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ON FOOTBALL

Dillon is in a rush to compete

FOXBOROUGH -- On Laurence Maroney's first day as a Patriot, Corey Dillon sweated. He just didn't sweat the arrival of Laurence Maroney.

While Maroney has been preparing the last few months for the draft that made him the Patriots' No. 1 pick yesterday, Dillon has been laboring in Thousand Oaks, Calif., working for the first time with a personal trainer he claims to be taking seriously. Four days a week Dillon has been running sand dunes, doing hill work that reminds some of the legendary workouts of Walter Payton, working on drills to improve and quicken his footwork, and doing whatever else he's being told to do in an effort to bounce back from the worst season of his nine-year professional career.

Now on the shady side of 30, which is historically the point of no return for NFL running backs, Dillon played in the fewest games of his career (12), started the fewest (10), rushed for fewer than half of the 1,635 yards he'd gained his first season in New England (733), had the lowest per-carry average (3.5 yards) of his career, and carried the ball 136 fewer times than in his first season as a Patriot, when he toted the ball a career-high 345 times on his way to his first Super Bowl appearance.

Dillon, who will turn 32 in October, looked at that precipitous slide in production and while believing much of it was the result of a high ankle sprain that plagued him most of the year, also accepted that his body now demanded to be treated differently if he was to return to the levels he consistently hit in his seven years in Cincinnati and his first season in New England. That's why he had agent Steve Feldman find him a personal trainer and, more importantly, why he is listening to him.

''It's the first time I've had a personal trainer that I'm serious about learning what he's teaching me," Dillon told a friend in California recently. ''I hired some in the past, but it was kind of fluky. This time it's legit. I feel I'm getting a little faster, a little stronger.

''The way I envision last year didn't add up. For what reason, I don't know. I'm not even going to get into it. I do what's asked of me down there. I've got a lot of respect for the people down there, for my teammates, for the ownership. It just didn't pan out [last year]."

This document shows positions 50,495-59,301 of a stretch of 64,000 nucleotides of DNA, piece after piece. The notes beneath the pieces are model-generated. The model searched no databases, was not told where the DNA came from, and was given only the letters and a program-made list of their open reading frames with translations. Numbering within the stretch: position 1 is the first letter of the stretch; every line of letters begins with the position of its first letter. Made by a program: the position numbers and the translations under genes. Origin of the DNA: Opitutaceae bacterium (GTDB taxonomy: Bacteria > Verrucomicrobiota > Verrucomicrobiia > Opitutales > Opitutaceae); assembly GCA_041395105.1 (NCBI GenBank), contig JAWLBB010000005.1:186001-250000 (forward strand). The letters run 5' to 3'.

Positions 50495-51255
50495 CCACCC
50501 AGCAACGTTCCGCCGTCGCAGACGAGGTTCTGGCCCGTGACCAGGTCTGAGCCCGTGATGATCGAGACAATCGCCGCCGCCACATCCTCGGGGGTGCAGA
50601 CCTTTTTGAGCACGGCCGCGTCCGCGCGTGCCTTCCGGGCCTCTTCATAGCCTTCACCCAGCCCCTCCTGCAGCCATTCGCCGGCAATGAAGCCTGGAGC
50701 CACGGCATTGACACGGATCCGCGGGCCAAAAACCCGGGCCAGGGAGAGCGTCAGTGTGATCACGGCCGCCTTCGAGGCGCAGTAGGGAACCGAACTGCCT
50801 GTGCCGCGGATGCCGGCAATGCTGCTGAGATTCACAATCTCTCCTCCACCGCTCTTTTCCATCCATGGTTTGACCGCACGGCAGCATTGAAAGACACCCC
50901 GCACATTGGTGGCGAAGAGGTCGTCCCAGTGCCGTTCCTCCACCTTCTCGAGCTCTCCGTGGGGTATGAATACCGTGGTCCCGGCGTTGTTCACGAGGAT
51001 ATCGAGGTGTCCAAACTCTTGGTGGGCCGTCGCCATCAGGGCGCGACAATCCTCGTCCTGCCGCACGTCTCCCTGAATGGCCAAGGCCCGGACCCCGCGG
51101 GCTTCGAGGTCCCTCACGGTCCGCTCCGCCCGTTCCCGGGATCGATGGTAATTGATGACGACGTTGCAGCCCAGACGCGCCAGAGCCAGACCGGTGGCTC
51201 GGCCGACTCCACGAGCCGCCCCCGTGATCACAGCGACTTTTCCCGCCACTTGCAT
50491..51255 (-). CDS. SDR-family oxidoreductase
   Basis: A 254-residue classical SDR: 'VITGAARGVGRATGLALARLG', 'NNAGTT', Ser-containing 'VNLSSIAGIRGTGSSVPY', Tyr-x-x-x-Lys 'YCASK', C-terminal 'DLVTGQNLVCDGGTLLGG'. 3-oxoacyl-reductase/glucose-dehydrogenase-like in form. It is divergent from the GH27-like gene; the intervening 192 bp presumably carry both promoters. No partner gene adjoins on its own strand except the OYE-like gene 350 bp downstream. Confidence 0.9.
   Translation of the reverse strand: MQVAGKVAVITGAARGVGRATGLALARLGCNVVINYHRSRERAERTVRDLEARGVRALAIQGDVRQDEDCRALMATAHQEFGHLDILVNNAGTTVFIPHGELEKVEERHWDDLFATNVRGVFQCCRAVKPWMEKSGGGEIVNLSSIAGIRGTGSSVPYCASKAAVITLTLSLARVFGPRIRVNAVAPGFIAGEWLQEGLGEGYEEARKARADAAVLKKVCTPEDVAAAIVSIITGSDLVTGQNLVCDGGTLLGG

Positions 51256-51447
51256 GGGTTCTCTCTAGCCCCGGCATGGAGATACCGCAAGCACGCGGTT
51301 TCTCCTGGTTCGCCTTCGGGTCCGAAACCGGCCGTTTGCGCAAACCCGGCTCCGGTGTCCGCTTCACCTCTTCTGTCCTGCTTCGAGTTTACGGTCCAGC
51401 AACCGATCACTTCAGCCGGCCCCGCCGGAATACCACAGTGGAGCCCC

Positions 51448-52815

Dillon said he feels he played when he shouldn't have last season, telling the same friend, ''I was basically hopping around on one leg . . . just playing under the team concept." Dillon was not complaining when he said it. He was only saying he felt he had fulfilled his responsibilities as a team player, trying to produce the best he could despite an ankle that was causing him constant pain.

The Patriots are aware Dillon has been working diligently in the offseason, and coach Bill Belichick said yesterday he expects Dillon to be a productive member of the offense. Yet with Maroney available as they were ready to make the 21st selection in the first round, the Patriots for all intents and purposes selected Dillon's replacement only a year after giving him a $3 million signing bonus and a $1 million base salary for 2005, after he'd earned nearly that much in bonuses and a $1.2 million base in 2004.

Dillon is on the books for only $710,000 this year, according to NFL Players Association salary information, but is due a $3 million option bonus and $2.5 million in salary in 2007, money he would now seem unlikely to get if Maroney shows even flashes of promise the way Larry Johnson did with the Kansas City Chiefs before he was finally given the starting job over a hurting Priest Holmes.

Although there was some debate among teams over who was the second-rated back behind Reggie Bush, most teams favored the 217-pound Maroney, who rushed for 1,464 yards in his only season as a starter at Minnesota last year while finishing fifth in the nation with an average of 133.1 yards per game.